Business technology trends in 2012
- 25 July, 2012 10:15
While economic uncertainties in the world continue, the momentum behind business growth and innovation remains strong. Global IT, business process and outsourcing company, CSC, recently published its top technology trends for enterprise IT in 2012 and predicts that technology innovations will continue to drive the agenda of enterprise IT.
Here are some key findings:
Cloud bandwagon rolls on
Cloud offerings are continuing to mature. The five key elements of Cloud — scalability, on-demand, pay-peruse, shared infrastructure, and Web access — are now becoming norms of IT service. Both IT and the business desire the increased agility and reduced costs promised by the Cloud. According to Gartner, the Cloud represents the industrialisation of IT capabilities and a new disruptive business model.
There are still some issues with the Cloud, however. Issues around transparency and governance, data sovereignty and trust are gradually being addressed by voluntary industry codes of conduct. Enterprises are currently leaning towards private Clouds that are provided by reputable suppliers.
The digital age has stretched legacy systems to their limits. These legacy systems are holding businesses back from fully utilising innovations, such as the Cloud, mobility, and consumer technology. More and more businesses are starting to consider legacy replacement/transformation strategies. The benefits of modern legacy systems are beginning to exceed the costs and risks of replacing legacy assets.
Greater data visibility
Due to the demands of the digital economy, more and more business data is becoming available online. In the era of the internet, business processes need to be agile. Customers, partners and suppliers at the other end of these processes also demand companies’ data have greater visibility. Enterprises can no longer lock their data in internal silos.
Instead, enterprises need to consider whether confidential data and information can and should be made available online.
Consumerisation of IT
As more people are using smartphones, tablets, context-aware devices and applications, interacting with PC desktops/ laptops is increasingly becoming considered old fashioned and limiting. Companies will increasingly need to reach people using these mobile devices. Build-in location awareness, augmented reality and sensors are redefining how we interact with technology.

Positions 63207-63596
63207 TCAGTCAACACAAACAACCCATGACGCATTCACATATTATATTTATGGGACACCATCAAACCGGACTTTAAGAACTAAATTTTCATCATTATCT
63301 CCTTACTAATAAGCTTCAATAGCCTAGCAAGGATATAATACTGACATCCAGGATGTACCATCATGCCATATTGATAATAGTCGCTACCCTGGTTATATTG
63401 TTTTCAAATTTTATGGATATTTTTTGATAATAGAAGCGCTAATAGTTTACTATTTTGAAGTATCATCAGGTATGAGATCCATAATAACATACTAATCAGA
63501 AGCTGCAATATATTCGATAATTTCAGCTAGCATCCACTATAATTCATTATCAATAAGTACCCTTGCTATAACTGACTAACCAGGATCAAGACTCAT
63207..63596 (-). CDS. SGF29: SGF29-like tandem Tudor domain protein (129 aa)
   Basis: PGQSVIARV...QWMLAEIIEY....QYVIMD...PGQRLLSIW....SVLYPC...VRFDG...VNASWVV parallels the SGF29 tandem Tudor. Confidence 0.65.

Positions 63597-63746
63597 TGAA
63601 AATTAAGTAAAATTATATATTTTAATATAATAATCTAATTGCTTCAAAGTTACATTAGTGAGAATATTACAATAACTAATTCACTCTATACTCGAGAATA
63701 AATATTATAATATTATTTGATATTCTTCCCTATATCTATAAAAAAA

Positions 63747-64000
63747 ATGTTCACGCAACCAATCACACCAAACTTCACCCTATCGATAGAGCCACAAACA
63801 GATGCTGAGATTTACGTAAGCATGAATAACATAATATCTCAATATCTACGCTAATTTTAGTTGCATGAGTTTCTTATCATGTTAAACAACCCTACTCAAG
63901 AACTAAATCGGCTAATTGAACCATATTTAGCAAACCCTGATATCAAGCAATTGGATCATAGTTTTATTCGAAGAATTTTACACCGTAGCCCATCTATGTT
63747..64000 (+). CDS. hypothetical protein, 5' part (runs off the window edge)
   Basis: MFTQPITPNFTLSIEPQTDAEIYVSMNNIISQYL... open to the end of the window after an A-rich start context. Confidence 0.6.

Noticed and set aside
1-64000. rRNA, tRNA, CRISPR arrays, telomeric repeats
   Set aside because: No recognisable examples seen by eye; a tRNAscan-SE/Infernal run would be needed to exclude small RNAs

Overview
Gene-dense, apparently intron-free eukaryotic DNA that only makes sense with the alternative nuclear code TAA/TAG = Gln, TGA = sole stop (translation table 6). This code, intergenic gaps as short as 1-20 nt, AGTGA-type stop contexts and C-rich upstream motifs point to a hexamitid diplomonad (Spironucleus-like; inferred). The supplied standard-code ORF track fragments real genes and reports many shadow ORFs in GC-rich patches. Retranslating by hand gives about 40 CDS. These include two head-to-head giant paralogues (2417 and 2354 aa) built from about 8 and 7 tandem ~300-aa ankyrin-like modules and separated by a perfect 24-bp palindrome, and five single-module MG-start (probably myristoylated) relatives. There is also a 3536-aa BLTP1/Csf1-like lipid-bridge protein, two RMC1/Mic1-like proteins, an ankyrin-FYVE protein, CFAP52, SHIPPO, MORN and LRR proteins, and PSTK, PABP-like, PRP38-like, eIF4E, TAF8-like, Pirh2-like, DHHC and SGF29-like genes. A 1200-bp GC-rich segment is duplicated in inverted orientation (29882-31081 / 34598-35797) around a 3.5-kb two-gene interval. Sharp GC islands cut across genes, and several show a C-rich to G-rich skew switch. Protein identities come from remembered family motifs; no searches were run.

Enterprises can differentiate themselves by leveraging these new consumer technologies and designing enterprise applications and lightweight ‘app’ libraries that improve productivity and customer experience. This can also enable developers of applications to acquire new skills.
Many businesses are gradually beginning to understand the value of gaining useful insights from vast amounts of unstructured data.
With 1.2 billion consumers participating in social media via blogs, Facebook and Twitter, there is a lot of information about customers and businesses on the internet, including data from YouTube, videos and podcasts. This large amount of unstructured data presents a challenge and an opportunity. The large amount of data from a variety of sources, company data, social media, video and audio is a challenge to manage and analyse.
But those businesses which can extract meaningful intelligence from this data about customer needs, behaviours and trends have the potential to reap large rewards.
Work anywhere, anytime
With mobility, users are able to work from anywhere, anytime. Many new offices are designed with no designated desks, allowing users to work from any desk, conference room, or shared space. Travelling staff wish to access company systems using not only laptops and desktops, but also smartphones, tablets and other devices from a variety of locations. Universal access raises concerns about perimeter security. Data theft from mobile devices is also a concern. Enterprises will need strategies to make security robust, while the enterprise perimeter continues to expand.
Rising energy costs and the new carbon tax will force enterprises to think seriously about the costs of computing. As Australia produces most of its electricity from coal, electricity costs are expected to rise rapidly. Within the IT industry, the use of electricity is expected to grow four-fold by 2020, according to CSC.
As a result, energy sustainability will need to have a place on the IT agenda. Tools will be needed for better visibility and reporting of energy use by business units across IT. Efficient energy and water use and ethical waste removal will become important. CIOs should begin developing strategies for reducing energy use and improving sustainability.
With thousands of baby boomers retiring every year, business knowledge is walking out the door every day. In many cases, there may not be a sufficient number of new staff to learn from the retiring generation. Businesses need to make targeted investments in rapid knowledge capture, storage and transfer.
CSC believes new human computer interfaces like Kinect and augmented reality may allow some retirees to continue to work on the job remotely. Leveraging principles from the gaming industry can improve education and knowledge retention.
Globalisation of talent
Enterprises will search for resources globally in order to find talent at a competitive price. There will be an increased emphasis on the offshoring of knowledge work and business processes in 2012. Crowd sourcing and social media may also begin to play a role for skills, content creation, reviews and feedback. Enterprises should consider investing in tools that facilitate collaboration and virtual workplace technologies and improve teamwork in distributed teams across countries and time zones.
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